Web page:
However, the catheter must have the heparin flushed prior to the blood draw, otherwise the sample may be over anticoagulated. Again, the nurse-collected sample must have two patient identifiers on the tubes, or the CLIA regulation will require the tube be rejected and recollected.

Urine and stool samples are most often collected by the LTC facility, but once again must be in the appropriate container, labeled with two identifiers, and stored appropriately until picked up and tested.

Timed Draws

For many of the intravenous antibiotics, timed draws are requested to quantitate the peaks and troughs of the drug concentrations. The standard is to draw the patient 15 minutes prior to the next dose (trough or lowest blood level) and 1-2 hours following the completion of the IV (peak or highest blood level). This is a challenge for a phlebotomist to time their arrival with the time for the peak and/or trough when facilities do not hang the IV antibiotic at the expected time. Such occurrences frustrate both the LTC staff and the phlebotomist who may have another draw or STAT draw to perform.

Patient Rights

Each patient has the legal right to refuse being drawn for blood work. While phlebotomists have to respect that right, the physician ordered the test to best manage the patient’s condition, and labs need to work with the clinical staff to comply with the physicians orders.  However, if a patient refuses a blood draw three times, the physician should be made aware and rewrite the order for the scheduled test.

Phlebotomists are required to communicate the “unable to obtain” to the staff, and often request a signature for confirmation from a nurse.

Staffing Challenges

Just like any other healthcare setting, consistent staffing is always a challenge. Sickness, car issues and other barriers have a significant impact unless the day is well planned with coverage. The goal of providing a consistent phlebotomist who is familiar with the facility and patients is always optimal and the objective in focus for lab organizations.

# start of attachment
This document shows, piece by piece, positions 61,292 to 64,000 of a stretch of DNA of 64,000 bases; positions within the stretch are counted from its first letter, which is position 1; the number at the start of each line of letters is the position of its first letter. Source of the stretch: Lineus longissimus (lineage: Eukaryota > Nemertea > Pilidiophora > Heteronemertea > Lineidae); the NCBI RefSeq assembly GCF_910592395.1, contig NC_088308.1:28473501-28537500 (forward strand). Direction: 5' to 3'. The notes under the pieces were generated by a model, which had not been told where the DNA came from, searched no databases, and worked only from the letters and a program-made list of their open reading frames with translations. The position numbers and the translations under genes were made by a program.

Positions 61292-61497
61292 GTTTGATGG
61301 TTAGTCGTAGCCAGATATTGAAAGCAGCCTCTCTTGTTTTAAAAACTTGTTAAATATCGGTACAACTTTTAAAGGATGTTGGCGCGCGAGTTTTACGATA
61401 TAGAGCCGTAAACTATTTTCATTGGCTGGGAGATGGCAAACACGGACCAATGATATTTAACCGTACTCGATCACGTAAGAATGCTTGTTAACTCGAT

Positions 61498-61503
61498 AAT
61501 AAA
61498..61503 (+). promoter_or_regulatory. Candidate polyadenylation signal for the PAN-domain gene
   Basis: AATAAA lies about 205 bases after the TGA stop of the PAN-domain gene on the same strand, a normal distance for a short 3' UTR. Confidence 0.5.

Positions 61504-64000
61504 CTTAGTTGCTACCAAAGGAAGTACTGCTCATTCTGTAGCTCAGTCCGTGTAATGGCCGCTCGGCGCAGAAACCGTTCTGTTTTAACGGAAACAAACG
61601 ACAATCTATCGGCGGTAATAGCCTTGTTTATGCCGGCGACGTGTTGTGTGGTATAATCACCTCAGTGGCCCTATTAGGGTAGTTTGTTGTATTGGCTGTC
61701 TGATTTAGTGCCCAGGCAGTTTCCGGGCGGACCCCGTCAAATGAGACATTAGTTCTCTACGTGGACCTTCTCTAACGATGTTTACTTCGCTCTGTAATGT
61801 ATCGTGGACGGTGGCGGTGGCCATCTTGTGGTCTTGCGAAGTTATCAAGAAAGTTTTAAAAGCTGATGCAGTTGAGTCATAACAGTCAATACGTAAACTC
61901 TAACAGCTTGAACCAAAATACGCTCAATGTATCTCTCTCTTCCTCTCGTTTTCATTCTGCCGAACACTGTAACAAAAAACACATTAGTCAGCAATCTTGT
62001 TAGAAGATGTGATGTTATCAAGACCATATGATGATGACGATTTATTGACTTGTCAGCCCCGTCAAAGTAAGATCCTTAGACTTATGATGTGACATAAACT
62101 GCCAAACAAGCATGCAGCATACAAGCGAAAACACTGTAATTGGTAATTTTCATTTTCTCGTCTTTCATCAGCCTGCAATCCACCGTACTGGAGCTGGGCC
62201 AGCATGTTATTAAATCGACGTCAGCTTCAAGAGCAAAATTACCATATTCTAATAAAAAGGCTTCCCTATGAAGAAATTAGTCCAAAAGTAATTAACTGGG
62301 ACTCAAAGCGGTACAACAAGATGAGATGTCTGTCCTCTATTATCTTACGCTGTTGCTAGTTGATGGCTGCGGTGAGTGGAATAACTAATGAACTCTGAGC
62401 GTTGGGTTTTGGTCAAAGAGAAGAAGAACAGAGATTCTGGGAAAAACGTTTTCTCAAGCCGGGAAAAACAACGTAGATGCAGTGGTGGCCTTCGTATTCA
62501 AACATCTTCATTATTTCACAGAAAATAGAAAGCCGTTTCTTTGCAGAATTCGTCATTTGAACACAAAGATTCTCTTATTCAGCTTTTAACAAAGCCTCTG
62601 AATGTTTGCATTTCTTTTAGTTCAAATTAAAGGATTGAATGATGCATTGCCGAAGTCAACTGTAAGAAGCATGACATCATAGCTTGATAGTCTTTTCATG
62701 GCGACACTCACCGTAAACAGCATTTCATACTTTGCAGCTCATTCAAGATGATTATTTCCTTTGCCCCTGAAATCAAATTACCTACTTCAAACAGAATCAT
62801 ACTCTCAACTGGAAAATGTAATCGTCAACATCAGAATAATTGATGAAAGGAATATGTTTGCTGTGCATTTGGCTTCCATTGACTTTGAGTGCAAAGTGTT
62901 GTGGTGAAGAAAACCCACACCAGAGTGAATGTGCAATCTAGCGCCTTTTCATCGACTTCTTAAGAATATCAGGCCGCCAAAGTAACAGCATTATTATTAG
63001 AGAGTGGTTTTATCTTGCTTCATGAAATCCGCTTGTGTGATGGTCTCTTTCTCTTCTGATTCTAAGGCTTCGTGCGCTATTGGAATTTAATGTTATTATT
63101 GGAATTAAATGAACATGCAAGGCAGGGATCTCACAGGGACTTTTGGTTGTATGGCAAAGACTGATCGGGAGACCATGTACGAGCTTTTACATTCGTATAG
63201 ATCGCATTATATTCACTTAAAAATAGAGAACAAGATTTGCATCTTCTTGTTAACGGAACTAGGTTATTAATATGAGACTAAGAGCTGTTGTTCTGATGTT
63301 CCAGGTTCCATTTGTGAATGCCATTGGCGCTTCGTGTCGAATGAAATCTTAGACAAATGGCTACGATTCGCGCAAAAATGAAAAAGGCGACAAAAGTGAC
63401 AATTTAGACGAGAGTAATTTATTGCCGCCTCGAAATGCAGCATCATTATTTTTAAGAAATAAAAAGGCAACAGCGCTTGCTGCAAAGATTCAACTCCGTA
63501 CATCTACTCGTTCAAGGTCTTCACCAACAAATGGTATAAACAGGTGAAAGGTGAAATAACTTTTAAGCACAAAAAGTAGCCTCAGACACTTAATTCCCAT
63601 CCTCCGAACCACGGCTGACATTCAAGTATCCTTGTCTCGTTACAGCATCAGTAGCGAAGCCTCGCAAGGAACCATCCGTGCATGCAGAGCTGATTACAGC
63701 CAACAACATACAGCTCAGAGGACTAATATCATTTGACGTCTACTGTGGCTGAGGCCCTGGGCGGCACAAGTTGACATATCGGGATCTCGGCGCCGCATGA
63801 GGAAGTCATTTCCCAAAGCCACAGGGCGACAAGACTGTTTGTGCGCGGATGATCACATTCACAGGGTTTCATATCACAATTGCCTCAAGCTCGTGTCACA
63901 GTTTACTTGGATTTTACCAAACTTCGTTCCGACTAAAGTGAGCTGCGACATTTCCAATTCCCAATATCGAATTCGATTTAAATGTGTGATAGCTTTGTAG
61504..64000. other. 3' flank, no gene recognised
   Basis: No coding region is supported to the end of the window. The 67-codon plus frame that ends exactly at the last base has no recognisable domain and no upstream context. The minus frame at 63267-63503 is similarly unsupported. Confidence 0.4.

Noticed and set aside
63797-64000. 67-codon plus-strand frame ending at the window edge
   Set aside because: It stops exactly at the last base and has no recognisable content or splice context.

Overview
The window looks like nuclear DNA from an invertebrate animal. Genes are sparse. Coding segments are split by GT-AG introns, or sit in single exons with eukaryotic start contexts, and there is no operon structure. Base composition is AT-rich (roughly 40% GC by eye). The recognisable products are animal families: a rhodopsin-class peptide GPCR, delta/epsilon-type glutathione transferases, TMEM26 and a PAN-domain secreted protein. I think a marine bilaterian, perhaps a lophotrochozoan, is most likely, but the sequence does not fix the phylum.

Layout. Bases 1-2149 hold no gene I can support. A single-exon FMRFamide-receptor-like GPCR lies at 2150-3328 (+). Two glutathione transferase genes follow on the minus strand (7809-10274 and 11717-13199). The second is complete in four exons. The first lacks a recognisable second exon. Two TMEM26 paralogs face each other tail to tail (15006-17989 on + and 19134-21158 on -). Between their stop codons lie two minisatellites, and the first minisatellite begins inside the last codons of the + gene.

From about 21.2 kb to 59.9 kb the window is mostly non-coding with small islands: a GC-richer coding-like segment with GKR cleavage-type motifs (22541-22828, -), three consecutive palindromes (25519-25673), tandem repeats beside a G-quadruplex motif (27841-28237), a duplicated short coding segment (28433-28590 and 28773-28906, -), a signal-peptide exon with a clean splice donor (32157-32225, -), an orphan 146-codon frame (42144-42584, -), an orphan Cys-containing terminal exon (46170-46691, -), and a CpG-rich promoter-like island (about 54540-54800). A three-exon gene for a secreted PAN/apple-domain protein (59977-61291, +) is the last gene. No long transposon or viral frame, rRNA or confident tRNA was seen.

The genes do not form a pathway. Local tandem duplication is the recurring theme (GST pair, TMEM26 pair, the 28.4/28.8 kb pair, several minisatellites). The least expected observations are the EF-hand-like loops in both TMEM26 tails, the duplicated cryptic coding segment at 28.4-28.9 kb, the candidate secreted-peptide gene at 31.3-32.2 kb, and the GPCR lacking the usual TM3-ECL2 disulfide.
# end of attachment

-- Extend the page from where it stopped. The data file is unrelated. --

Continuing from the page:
Point of Care Testing

Many LTC facilities are looking at performing bedside POC testing for some of their most time-sensitive and frequently ordered tests. While it may seem simple enough to prick a finger and get a result, the financial, documentation and quality control aspects of doing your own testing makes it less attractive.  

Furthermore, most studies comparing the results to the gold standard venipuncture results of a clinical laboratory show that the POC result as less accurate and reproducible. A short term gain in cost savings could lead to the higher costs of doing STAT retests and also delaying the best possible treatment for the patient.

Just a blood draw?

To review, you need to have the right patient, right tube, right draw order, full fill, right time for clot, right time for centrifugation and rushing the sample back to the laboratory on-time to get results back to the physician, most often on the same day as the patient was drawn.  

As you can see, the importance of a qualified phlebotomist cannot be overstated. To ensure you are working with a qualified phlebotomist there are a few things you should look for. Your current laboratory provider should be CLIA accredited and even better CAP accredited (the highest accrediting authority in the nation). The laboratory should have a long history and ample experience with long term care facilities. Lastly the laboratory should offer some type of extensive training program to new phlebotomists that properly convey the challenges of working in a long term care setting. Working in collaboration with the phlebotomy team helps to support and provide better outcomes for our patients, which is the overreaching goal.

Gary L. Milburn, Ph.D is the Chief Technical Officer for MEDLAB, a laboratory services provider for long- term care.